In a move that would give Amazon important new technology for its Kindle e-reader, the New York Times is reporting that the company has purchased Touchco, a start-up that specializes in touch screen technology.
☜ Touchco's multitouch, clear screen technology
The move would be a sign that Amazon plans to upgrade its pioneering reader and move it beyond the single use device the Kindle is considered now, as well as directly compete against Apple's iPad device scheduled to be released in early April.
In a blog posting late last year the Times touted the Touchco's technology stating that it promises to deliver multi-touch tracking, high-res pen tracking and fine pressure sensitivity.
Earlier Amazon announced that it planned a Kindle application store** along the lines of Apple's app store. If true, this could open up the reader device to apps from publishers, further pushing forward tablet publishing as a legitimate new channel for newspapers and magazines.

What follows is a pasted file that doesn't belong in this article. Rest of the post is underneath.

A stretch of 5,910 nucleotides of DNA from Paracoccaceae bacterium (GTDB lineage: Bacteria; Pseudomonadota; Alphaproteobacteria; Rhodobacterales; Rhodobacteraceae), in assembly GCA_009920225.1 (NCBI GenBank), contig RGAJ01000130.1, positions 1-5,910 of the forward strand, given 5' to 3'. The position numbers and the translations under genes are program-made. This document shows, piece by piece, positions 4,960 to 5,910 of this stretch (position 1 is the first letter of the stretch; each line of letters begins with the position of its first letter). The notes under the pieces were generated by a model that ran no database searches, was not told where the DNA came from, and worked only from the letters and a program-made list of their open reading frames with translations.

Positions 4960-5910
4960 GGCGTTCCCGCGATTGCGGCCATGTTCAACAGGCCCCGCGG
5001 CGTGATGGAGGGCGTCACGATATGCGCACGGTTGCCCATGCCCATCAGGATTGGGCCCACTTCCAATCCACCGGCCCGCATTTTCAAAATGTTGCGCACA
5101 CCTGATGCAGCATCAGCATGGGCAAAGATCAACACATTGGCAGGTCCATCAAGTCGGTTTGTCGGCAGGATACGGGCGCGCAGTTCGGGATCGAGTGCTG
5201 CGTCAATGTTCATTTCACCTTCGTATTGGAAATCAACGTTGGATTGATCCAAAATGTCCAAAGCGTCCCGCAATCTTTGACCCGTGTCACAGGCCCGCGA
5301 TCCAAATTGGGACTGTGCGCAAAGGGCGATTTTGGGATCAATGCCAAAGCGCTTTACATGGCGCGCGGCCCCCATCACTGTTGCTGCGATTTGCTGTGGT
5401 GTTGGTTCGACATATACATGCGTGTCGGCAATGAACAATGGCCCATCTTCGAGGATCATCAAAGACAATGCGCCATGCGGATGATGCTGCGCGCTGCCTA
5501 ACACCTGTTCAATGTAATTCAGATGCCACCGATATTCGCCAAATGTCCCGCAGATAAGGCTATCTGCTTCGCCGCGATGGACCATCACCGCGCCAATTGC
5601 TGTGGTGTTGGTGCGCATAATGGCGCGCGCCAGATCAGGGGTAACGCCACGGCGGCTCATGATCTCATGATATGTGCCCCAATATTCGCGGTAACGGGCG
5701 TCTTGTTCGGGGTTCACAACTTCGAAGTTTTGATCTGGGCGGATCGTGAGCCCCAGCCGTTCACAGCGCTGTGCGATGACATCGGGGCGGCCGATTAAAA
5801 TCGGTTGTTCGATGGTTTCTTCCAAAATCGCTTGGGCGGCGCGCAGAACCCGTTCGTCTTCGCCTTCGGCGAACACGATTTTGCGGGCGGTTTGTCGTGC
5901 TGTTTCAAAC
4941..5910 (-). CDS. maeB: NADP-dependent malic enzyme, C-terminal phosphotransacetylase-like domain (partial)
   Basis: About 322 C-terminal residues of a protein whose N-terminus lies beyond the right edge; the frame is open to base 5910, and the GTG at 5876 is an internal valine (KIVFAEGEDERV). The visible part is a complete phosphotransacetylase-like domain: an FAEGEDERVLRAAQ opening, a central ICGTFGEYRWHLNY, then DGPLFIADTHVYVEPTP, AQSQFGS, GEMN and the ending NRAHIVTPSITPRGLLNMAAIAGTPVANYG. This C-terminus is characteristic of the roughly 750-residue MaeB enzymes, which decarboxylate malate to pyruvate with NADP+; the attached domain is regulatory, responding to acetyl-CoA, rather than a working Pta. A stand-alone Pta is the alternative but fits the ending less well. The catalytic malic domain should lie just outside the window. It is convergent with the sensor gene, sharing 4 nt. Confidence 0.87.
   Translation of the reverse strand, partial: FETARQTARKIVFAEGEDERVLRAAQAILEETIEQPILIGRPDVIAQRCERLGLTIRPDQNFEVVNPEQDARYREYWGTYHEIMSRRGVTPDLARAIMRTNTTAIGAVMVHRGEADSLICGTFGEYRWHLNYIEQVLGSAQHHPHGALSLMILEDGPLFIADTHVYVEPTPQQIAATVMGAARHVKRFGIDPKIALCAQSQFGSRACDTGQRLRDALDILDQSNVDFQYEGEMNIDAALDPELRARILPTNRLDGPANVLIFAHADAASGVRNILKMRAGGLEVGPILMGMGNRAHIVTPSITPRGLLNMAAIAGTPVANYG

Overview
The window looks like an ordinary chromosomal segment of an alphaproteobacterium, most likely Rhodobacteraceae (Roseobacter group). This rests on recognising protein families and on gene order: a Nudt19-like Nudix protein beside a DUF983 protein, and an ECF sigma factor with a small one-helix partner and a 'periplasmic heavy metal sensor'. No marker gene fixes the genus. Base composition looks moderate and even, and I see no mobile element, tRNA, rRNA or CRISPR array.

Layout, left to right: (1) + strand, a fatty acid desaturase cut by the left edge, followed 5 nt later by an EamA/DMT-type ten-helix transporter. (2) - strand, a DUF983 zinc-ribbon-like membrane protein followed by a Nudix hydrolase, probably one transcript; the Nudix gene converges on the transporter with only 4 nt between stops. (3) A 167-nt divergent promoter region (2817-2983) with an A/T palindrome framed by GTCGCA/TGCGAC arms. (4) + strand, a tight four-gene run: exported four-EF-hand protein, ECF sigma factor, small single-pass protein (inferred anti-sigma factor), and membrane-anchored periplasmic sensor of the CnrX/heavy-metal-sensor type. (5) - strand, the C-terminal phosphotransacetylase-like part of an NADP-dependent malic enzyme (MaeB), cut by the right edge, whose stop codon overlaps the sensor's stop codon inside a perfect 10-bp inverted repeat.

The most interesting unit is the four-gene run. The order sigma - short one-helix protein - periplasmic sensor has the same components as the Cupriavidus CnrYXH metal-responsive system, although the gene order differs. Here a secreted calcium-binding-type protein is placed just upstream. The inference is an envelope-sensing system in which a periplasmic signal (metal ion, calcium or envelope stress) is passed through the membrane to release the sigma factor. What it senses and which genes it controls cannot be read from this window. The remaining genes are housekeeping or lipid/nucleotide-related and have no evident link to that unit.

Amazon's move is yet another sign that three of the biggest companies in the new media space are not playing nice in the sandbox. Google's move in cell phones certainly is irritating Apple; Apple's purchase of Quattro Wireless is a sign Apple wants its share of the emerging mobile advertising market; Apple's introduction of the iPad directly threatens Amazon; Amazon's brief pricing conflict with Macmillan led to its stock tumbling.
In the meantime, consumers and publishers may benefit from the war between giants as new products are rushed to market, and the tablet publishing format is established.
Unfortunately, price drops do not appear to be in the cards after Amazon was forced to capitulate to Macmillan. But if price levels are too obviously being fixed then look for intervention from the feds, or at least consumer advocates, to try and force the hands of the big three.
** Update: this story from InfoWorld has some information on the Kindle Development Kit Amazon will releasing to developers is a bit of a disappointment. Here are the reasons (according to the write): initial developers will be brought in on an invite-only basis, and will be more restrictive than even Apple's app store.